Strengthening Families: 3 Key Ideas for Professionals

Last month, SCAN held its second facilitator training for the Strengthening Families Program, this time with a focus on the curriculum for elementary aged children (6-11). Heather Eshleman and Larry Williams, from the Strengthening Families Foundation, led the two-day training, sharing their expertise and extensive experience with the program.

Here are our three main takeaways from the training:

1. The objective of the program is key.

IMG_0357 2The Strengthening Families Program came about to combat the reoccurrence of substance abuse that, unfortunately, tends to be passed on through the generations of a family. The way the program does this is through parent and child education with the philosophy (and the statistics to back it up) that active parenting is the best anti-drug measure out there.

There are certain risk factors that put children in danger of developing substance abuse problems down the road, such as family conflict, lack of supervision or discipline, and lack of communication. Evidence shows that even when families are in the most at-risk of environments, strong families can avoid many adverse outcomes. The Strengthening Families curriculum aims to mitigate risk factors by leading both parents and children in strengthening their “protective factors”. Facilitators work with parents to promote and improve family bonding, parental monitoring and discipline, communication between parents and children, and consistent and predictable parenting. Children, in turn, work to improve their resiliency, a trait shown to greatly help youth to do well and bounce back despite family/personal challenges or set-backs.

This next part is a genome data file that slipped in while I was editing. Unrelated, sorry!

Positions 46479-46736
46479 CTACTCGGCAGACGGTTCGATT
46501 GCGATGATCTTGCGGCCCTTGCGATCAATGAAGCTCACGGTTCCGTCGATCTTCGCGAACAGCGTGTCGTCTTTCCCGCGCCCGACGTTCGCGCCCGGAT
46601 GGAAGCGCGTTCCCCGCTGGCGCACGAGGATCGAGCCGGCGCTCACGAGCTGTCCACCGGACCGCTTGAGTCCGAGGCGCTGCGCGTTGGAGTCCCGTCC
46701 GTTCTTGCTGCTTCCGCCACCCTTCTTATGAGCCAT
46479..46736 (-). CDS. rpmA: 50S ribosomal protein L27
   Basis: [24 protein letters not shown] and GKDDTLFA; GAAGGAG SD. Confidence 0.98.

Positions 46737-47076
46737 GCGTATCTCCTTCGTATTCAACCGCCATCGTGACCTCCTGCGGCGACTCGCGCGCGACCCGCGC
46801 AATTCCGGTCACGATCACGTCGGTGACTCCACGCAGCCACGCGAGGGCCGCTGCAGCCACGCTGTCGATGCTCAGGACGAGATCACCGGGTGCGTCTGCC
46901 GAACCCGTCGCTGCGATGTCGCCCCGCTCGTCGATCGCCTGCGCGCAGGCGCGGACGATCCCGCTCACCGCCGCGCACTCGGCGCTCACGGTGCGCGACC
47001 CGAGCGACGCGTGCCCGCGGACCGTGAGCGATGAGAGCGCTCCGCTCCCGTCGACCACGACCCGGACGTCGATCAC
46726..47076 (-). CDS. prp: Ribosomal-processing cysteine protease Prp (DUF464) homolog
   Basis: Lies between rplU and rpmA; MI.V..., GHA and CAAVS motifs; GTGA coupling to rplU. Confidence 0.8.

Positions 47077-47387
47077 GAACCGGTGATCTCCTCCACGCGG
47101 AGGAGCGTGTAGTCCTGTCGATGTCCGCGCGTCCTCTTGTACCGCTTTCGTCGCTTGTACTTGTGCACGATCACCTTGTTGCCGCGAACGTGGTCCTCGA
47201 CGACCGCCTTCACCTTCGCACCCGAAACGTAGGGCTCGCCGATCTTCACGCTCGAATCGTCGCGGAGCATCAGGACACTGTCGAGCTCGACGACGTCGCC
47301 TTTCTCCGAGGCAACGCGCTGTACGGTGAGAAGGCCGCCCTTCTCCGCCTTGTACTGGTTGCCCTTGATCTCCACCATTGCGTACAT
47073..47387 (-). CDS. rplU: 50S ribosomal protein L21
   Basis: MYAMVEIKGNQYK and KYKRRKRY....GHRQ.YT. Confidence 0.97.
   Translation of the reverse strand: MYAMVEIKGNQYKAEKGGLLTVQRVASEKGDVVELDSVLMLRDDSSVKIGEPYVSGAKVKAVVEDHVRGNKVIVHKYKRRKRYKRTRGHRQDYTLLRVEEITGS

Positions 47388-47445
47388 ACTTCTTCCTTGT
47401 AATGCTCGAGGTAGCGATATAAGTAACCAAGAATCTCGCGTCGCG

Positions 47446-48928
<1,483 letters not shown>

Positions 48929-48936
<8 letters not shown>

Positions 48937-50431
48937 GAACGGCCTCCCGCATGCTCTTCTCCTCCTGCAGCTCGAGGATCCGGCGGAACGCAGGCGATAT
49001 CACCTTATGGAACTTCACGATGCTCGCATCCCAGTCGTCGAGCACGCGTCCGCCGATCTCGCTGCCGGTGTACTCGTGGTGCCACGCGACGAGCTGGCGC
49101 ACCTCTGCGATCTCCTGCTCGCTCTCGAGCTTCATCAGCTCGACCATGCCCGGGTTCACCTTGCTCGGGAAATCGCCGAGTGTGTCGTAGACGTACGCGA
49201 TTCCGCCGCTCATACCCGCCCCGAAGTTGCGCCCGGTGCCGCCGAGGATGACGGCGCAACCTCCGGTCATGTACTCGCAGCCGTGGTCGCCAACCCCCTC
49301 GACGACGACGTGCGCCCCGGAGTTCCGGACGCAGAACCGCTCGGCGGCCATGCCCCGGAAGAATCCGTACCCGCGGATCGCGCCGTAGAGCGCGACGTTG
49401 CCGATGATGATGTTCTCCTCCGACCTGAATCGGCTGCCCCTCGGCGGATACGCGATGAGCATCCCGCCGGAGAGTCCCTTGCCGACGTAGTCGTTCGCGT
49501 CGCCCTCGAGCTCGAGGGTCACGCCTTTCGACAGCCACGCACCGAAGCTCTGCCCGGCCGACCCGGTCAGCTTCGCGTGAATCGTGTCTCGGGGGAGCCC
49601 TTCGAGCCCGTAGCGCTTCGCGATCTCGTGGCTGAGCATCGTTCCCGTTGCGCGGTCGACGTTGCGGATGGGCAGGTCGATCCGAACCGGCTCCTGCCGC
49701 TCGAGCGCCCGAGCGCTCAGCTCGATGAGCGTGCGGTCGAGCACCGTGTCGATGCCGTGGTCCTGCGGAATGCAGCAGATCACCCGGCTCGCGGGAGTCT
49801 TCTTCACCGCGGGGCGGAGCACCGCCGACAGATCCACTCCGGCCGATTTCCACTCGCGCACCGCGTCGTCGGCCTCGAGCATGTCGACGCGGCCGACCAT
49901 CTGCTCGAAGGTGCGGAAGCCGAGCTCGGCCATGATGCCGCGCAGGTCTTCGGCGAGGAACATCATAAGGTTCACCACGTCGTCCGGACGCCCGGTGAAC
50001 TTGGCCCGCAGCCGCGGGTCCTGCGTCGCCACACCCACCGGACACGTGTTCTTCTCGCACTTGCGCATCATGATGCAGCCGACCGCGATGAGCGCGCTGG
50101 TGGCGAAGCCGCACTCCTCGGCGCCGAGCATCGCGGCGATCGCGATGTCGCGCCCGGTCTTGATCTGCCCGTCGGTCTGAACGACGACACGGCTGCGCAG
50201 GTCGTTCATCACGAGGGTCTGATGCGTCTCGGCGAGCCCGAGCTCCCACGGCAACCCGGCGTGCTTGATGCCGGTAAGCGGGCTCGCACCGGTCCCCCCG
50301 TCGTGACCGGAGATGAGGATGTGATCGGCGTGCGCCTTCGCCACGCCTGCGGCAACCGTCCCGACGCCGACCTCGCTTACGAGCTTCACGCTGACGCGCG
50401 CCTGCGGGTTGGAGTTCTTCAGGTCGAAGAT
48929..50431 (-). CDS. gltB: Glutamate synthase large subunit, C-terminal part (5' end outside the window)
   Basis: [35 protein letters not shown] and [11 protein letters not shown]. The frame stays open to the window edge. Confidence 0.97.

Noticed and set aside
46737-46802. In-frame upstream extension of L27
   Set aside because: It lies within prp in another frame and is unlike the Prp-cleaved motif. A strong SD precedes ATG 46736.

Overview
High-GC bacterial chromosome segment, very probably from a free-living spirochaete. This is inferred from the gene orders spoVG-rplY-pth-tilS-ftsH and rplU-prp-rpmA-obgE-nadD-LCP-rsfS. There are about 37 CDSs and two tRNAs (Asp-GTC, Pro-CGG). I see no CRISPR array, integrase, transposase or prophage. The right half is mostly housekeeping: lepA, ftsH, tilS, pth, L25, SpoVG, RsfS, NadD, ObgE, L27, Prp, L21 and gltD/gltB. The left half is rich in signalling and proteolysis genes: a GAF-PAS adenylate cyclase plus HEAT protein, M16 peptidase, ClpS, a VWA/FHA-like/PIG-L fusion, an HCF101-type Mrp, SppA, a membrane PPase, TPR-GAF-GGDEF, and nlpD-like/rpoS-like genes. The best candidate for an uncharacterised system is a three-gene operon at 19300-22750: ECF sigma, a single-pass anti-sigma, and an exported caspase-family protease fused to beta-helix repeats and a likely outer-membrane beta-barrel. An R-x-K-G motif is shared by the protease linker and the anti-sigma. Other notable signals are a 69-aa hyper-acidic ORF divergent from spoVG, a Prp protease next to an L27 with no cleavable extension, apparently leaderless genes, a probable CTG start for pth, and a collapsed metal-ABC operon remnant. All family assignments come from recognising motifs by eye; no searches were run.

2. Focus on strengths.

IMG_2191.jpegStrengthening Families is a strength-based curriculum, so rather than finding the flaws and problems in a family and “fixing” them, group leaders look for the strengths a family already has and builds upon them. The class provides a welcoming, non-judgmental environment for parents and children to feel free to express themselves and share their problems and struggles as well as successes with the group. Group leaders are encouraged to facilitate open communication with participants. Rather than dogmatically dictating the “do’s and don’ts” of parenting, facilitators lead and model, teaching by example. They actively listen to parents and support them instead of castigating them, making suggestions and talking with them, not at them.